‘The internet is a crucial space for women to build international solidarity’
Opinion by Azadeh Akbari
Azadeh Akbari is Assistant Professor in public administration and digital transformation at the University of Twente in the Netherlands.
With an 18-year-old’s enthusiasm, I registered my first email address in 2001 at an internet cafe in Tehran. What was then too expensive for a working-class family to afford has become essential to how women connect, build businesses, resist, define their identities, and discuss some of the most taboo issues in Iranian society.
In the 2000s, Iranian female bloggers broke their silence
about unjust laws, sexuality, bodily pleasures and unwelcome relationships in a strict religious system. With the growth of social media platforms, women built online businesses and found their footing in a male-dominated economy. Activists started educational projects and awareness-raising campaigns targeting unspoken subjects such as the female body
, domestic violence
, violence in the workplace
, LGBTQ+ issues
, and sexual harassment in public spaces
The “My Stealthy Freedom”
campaign encouraged women to resist the compulsory hijab by sharing videos of strolling the streets without the government-imposed head covering. As the international #MeToo movement grew, women challenged the Iranian honour culture to raise their voices. However, hardly any man has been trailed for their wrongdoing.
Iran might seem to be an extreme case of how the internet changes lives, but it shows how an internet for women is not just about gender-specific products or services, achieving gender sensitivity and safe space in social media, or female presence in regulatory bodies. The internet is more than a tool, network, or platform. Women stood together internationally when Iranian women cut their hair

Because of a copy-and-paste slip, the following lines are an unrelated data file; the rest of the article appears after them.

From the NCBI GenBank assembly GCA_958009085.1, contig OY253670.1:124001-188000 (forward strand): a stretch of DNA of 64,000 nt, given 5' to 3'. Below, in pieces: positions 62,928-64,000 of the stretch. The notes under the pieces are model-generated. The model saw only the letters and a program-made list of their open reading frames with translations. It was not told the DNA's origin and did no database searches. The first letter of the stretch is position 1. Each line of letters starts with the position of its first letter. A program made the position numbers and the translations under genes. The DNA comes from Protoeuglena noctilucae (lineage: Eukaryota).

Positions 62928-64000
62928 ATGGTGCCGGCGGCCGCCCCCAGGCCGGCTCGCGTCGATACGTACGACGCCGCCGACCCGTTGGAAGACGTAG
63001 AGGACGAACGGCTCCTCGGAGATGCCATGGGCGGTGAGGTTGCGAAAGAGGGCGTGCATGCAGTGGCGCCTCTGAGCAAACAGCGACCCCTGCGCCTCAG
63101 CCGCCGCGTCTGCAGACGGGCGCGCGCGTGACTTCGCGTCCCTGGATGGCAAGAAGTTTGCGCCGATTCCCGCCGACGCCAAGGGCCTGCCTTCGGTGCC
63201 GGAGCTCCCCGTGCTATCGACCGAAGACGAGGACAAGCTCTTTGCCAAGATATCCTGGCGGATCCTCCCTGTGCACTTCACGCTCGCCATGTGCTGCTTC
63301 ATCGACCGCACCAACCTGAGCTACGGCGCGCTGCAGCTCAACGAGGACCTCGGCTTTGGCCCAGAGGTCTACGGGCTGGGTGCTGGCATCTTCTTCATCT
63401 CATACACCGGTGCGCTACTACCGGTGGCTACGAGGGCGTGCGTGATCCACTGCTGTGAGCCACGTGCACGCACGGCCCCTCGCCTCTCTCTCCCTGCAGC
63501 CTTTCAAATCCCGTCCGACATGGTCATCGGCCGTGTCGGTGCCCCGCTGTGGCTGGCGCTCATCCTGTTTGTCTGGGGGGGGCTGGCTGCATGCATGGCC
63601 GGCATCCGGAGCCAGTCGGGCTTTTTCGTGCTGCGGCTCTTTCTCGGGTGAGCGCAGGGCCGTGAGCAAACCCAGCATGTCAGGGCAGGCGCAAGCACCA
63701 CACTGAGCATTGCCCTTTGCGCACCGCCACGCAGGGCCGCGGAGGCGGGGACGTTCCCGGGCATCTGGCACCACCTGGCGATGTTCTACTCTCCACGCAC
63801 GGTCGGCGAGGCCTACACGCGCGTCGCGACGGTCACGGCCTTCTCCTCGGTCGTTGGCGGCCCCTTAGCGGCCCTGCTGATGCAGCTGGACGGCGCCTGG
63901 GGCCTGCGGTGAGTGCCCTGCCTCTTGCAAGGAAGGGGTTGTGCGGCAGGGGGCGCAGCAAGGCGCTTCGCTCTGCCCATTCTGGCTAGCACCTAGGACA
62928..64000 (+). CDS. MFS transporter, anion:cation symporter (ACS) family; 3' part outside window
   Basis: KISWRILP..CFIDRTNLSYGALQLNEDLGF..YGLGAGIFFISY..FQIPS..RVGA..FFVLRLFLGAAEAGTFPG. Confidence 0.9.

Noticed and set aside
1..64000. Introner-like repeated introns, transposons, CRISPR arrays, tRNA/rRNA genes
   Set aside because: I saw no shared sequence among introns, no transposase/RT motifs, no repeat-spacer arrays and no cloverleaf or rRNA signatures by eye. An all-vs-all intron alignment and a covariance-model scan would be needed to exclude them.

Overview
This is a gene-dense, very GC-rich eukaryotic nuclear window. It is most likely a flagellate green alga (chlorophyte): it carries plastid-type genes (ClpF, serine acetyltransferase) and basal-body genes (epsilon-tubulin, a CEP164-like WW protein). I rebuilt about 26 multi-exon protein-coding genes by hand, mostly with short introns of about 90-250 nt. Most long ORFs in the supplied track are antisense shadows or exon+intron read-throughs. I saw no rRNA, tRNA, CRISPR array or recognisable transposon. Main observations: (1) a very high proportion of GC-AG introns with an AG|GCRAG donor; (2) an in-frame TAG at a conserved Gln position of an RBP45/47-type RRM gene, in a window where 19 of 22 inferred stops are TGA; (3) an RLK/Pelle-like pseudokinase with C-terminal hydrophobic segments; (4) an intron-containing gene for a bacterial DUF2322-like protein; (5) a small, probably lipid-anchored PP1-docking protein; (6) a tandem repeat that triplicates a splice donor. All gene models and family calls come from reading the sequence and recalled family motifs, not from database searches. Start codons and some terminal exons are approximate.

, showing how the internet politicises women, sparks debates and builds international solidarity.
Authoritarian regimes have long tried to break such networks through censorship, blocking, internet shutdowns and nationalisation of internet infrastructure. Women, above anything, need secure access to the free and global internet; otherwise, their voices will get lost in the digital chambers of oppression.
‘An internet women want is free from digital colonization’
Opinion by Timnit Gebru
Timnit Gebru is the founder and executive director of the Distributed AI Research Institute.
I was born and raised in Ethiopia and I’m of Eritrean descent, a country that has one of the lowest internet penetration rates in the world
, and has been called the North Korea of Africa
due to the brutally tight grip of the government.
My friends in Tigray just went through one of the longest internet shutdowns in history
, with women there subjected to rape as a weapon of war,
and seeing denials of these atrocities on the internet.
Products that might work for people in languages like English — like Facebook — are the equivalent of 4chan (a message board known as a safe haven for hate